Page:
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Faculty awarded for racial equity and literacy work

MCTC English Faculty 2017

Writing opens dialogue to inform equity work on campuses nationwide

MCTC English faculty Dr. Renee DeLong, Dr. Kathleen Sheerin DeVore, Shannon Gibney, Dr. Michael Kuhne and former faculty member Dr. Taiyon Coleman were awarded the Mark Reynolds Teaching English in the Two-Year College (TETYC) Best Article Award for 2017. The National Council of Teachers of English (NCTE) grants the annual award to TETYC author(s) whose article manifests excellence in the areas of content currency, style, form, value to readers and overall impression.

The Risky Business of Engaging Racial Equity in Writing Instruction: A Tragedy in Five Acts, investigates how writing programs, instructors and the profession itself engage in the erasure of race. It looks specifically at the erasure of blackness and brownness and the hesitancy to address white privilege. According to its authors, the article was “inspired by pain, real suffering, anger and frustration.”

A meaningful recognition

The article began as a presentation given at the 2016 College Composition and Communication Conference in Tampa, Florida. Following the conference, the presenters were invited to submit the content as an article for publication in the TETYC which, according to Kuhne, is the main journal for the composition discipline throughout Canada and the U.S. He said, “Earning this recognition from my network of peers is very meaningful and it was an honor to write and publish with peers who I both admire and respect.”

Each of the authors came to the article with different individual goals; however, collectively, they shared two objectives. The first objective was to make sense of their personal and shared experiences. The second was to inform and inspire others who find themselves in situations where predominantly white faculty teach predominantly students of color and where faculty of color experience white privilege and its debilitating effects. “This award could mean that we call our profession to push for assessment of and trainings in substantive racial equity work,” said DeVore.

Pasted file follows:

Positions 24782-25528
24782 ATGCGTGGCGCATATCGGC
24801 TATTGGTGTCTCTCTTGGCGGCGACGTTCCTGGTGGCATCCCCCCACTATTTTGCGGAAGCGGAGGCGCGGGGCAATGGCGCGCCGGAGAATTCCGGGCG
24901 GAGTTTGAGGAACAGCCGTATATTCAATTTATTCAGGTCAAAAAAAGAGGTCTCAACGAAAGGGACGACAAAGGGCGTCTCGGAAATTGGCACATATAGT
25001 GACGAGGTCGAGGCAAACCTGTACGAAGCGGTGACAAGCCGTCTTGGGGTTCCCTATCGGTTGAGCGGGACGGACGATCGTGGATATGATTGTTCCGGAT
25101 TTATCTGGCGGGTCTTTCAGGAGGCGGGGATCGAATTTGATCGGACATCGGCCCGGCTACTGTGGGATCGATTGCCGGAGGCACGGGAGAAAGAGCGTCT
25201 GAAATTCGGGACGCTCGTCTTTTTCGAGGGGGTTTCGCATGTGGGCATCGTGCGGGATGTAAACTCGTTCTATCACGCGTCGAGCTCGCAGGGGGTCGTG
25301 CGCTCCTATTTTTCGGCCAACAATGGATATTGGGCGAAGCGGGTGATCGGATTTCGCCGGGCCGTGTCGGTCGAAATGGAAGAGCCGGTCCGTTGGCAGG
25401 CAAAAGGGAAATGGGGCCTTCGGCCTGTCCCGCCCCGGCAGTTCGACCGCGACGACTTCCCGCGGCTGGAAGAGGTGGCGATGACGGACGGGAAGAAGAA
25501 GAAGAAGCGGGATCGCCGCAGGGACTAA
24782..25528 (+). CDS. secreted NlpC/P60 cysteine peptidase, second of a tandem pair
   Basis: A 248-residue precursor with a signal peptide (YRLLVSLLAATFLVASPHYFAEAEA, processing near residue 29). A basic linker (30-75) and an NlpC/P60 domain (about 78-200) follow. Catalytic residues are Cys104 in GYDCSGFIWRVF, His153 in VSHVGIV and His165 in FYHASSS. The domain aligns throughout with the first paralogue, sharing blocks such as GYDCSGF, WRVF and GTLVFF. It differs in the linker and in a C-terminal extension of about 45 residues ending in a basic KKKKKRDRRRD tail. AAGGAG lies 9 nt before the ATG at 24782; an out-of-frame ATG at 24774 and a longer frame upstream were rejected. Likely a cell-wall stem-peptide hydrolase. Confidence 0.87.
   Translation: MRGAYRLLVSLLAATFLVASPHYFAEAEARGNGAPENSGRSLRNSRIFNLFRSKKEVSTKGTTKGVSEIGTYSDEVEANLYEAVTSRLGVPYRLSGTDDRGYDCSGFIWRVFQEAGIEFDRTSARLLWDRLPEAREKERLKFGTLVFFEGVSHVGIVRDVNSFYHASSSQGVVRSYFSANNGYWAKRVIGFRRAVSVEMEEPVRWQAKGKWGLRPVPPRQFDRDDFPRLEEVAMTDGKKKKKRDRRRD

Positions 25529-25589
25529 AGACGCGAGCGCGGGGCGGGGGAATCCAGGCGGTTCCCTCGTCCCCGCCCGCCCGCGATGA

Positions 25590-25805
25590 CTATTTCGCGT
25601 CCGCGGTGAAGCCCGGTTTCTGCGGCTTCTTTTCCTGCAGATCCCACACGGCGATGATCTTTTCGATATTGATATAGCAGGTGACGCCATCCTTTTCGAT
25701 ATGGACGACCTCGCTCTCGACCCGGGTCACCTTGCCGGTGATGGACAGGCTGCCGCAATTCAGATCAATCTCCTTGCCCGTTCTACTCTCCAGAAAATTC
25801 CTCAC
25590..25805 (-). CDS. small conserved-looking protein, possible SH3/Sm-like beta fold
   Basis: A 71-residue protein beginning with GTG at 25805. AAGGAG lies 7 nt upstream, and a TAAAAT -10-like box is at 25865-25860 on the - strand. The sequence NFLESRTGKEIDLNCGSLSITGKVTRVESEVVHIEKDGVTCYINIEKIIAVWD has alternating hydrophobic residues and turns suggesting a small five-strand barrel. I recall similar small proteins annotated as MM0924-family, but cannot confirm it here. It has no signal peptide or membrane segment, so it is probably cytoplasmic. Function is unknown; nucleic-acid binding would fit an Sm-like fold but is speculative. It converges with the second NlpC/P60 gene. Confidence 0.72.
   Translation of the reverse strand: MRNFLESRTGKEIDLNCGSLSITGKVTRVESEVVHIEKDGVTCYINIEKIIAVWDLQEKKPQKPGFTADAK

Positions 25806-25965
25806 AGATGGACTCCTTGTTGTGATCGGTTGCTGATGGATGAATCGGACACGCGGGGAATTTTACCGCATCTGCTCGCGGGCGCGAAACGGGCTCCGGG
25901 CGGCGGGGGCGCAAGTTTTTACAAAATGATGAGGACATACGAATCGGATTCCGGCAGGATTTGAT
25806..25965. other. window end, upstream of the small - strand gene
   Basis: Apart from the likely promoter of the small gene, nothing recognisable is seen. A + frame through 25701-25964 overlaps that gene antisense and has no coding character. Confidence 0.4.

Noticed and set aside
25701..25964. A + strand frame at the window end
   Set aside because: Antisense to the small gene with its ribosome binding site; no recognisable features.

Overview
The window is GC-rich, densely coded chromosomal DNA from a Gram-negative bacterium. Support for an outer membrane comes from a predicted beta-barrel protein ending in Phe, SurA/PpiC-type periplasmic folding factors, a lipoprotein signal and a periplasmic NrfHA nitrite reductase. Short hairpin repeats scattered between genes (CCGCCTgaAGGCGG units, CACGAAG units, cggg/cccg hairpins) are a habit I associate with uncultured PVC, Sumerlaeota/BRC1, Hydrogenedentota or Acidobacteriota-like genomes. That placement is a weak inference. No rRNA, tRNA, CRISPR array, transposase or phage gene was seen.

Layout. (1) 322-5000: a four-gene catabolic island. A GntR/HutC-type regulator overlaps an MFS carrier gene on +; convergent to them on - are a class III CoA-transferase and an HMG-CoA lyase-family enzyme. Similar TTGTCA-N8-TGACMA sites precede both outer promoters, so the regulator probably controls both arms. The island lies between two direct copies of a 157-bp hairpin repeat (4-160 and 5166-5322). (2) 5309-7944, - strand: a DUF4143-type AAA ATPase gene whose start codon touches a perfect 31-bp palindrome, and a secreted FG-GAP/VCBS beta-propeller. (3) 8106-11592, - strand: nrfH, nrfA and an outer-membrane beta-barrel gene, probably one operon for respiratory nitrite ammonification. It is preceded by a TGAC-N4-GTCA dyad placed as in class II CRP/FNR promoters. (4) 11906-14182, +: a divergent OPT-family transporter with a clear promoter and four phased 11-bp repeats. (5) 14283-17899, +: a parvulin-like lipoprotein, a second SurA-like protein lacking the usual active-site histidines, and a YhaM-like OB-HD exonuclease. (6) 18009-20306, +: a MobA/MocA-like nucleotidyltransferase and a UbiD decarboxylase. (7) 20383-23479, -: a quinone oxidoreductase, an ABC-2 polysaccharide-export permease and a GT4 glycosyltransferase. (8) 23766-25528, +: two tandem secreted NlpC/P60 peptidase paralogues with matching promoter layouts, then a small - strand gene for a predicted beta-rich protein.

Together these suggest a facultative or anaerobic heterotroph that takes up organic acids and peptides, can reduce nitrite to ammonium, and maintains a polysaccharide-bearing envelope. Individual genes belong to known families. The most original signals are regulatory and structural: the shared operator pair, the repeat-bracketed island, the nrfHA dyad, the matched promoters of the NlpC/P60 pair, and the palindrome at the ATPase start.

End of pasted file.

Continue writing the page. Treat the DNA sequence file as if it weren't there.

A validation of time and energy

Colleagues from across the country reached out to the authors to share how the article resonated with their experiences and provide ideas and concepts about beginning or advancing equity work on their campuses. “This award could mean we call our profession to push for assessment of and trainings in substantive racial equity work.” Gibney added, “The award means the important topic of racial equity work in composition classrooms at two-year colleges has made it into some mainstream disciplinary circles which is encouraging.”

The selection committee members for the 2017 Award included Howard Tinberg (chair), Dianne Fallon, Anthony Funari, Rebecca Fleming, Robert Lazaroff, Jill Kronstadt and Marlena Stanford. The award included a plaque and cash prize that were presented in March at the Conference on College Composition and Communication’s annual meeting in Portland, Oregon. DeLong attended the conference to accept the award. She said, “I was struck by how many of the award winners are grappling with equity issues.” DeLong also stated she loves that the article is personal, political and theoretical which is what she believes teaching and scholarship should be. “Receiving the award is a validation of the time and energy we put into working toward racial equity at MCTC.”

Work in progress

The authors agreed, collectively, “Winning the award has not substantially changed our working environments. The award is nice, but we do not assume things will change because of it. However, we continue to do the equity work (necessary) to make those changes we want for ourselves, our students and this college; and we invite others to do the same.”

TETYC, published four times annually, is for English instructors at two-year colleges and teachers of first- and second-year composition at four-year institutions. TETYC publishes theoretical and practical articles on composition, developmental studies, technical and business communication, literature, creative expression, language and the profession. For additional information about TETYC, visit the NCTE website and view the article.

 

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